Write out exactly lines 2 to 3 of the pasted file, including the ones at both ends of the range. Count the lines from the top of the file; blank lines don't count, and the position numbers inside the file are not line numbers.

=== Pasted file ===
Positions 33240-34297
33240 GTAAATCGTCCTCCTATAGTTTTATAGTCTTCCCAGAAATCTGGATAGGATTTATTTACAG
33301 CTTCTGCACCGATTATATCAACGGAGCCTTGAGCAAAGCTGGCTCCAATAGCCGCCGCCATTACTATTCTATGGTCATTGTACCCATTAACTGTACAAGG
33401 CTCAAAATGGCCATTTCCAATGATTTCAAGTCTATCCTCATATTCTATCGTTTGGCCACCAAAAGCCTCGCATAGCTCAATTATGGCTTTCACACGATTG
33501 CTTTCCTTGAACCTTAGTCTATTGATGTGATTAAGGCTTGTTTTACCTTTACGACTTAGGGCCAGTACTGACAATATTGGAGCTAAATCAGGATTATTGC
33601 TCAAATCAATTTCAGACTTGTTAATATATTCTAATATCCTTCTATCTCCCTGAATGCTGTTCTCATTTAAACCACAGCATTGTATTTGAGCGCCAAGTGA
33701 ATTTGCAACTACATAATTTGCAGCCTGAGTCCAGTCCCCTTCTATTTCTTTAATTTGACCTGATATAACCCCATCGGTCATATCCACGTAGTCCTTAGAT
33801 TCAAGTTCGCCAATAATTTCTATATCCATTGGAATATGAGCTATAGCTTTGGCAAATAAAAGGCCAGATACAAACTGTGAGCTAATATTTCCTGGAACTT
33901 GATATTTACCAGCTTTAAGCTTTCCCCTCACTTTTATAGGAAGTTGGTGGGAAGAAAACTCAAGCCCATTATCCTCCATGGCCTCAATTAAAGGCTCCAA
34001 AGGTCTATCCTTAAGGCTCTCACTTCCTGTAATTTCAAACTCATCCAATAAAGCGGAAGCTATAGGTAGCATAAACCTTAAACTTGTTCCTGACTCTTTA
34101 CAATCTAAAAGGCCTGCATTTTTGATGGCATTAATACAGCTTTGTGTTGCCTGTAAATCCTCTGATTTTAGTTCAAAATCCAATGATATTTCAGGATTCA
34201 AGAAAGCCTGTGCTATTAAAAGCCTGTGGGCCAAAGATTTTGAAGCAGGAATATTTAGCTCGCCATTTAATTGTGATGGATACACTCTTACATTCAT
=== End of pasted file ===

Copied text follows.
33240 GTAAATCGTCCTCCTATAGTTTTATAGTCTTCCCAGAAATCTGGATAGGATTTATTTACAG
33301 CTTCTGCACCGATTATATCAACGGAGCCTTGAGCAAAGCTGGCTCCAATAGCCGCCGCCATTACTATTCTATGGTCATTGTACCCATTAACTGTACAAGG